The jaguar is not far distant, “laired” in the secret depths of the impenetrable jungle.
About the feet of the colossi I could make out the creeping forms of beasts that laired in the once proud works of men.
Some Scotsmen were stricken down; some, not knowing the ground, laired, and lost their horses.
Nob Hill arose, like any medieval castle, from the mess and ruck of common life that denned and laired at its base.
For two days he had laired and rested, sleeping much, in the wildest and most inaccessible precincts of the Kennan Ranch.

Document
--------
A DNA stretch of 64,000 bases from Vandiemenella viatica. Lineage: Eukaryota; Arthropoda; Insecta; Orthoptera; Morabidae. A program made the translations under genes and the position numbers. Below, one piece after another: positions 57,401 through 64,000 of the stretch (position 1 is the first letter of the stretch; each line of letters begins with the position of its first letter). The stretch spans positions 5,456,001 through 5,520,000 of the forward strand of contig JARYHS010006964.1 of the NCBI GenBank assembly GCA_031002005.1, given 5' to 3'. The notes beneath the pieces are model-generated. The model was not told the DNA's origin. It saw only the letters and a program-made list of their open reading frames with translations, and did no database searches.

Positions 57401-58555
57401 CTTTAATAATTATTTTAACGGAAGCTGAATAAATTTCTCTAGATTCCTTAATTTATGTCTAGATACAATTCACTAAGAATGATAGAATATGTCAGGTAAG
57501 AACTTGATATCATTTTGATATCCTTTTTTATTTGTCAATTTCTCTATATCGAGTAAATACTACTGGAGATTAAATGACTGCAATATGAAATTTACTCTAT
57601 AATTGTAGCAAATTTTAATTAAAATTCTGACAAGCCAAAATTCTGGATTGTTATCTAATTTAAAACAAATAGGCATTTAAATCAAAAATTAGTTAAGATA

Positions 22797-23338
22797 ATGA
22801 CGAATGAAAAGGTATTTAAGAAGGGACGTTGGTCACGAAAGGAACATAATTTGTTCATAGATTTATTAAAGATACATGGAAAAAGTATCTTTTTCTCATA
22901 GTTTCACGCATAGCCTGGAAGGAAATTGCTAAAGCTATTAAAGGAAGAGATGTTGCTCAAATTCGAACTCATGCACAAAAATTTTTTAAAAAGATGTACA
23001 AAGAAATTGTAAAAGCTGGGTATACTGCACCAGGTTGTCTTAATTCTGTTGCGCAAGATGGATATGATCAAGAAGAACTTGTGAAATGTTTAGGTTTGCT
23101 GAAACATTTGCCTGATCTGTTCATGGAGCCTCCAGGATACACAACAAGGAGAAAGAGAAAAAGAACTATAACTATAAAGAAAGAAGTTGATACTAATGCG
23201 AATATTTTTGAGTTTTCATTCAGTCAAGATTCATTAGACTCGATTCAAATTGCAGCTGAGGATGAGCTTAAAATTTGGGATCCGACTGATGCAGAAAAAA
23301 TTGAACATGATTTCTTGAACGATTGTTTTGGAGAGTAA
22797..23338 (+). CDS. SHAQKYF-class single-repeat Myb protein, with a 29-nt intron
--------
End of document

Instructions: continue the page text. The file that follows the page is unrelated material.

Old English leger "bed, couch, grave; act or place of lying down," from Proto-Germanic *legraz (cf. Old Norse legr "grave," also "nuptials" ("a lying down"); Old Frisian leger "situation," Old Saxon legar "bed," Middle Dutch legher "act or place of lying down," Dutch leger "bed, camp," Old High German legar "bed, a lying down," German Lager "bed, lair, camp, storehouse," Gothic ligrs "place of lying"), from PIE *legh- "to lie, lay" (see lie (v.2)). Meaning "animal's den" is from early 15c.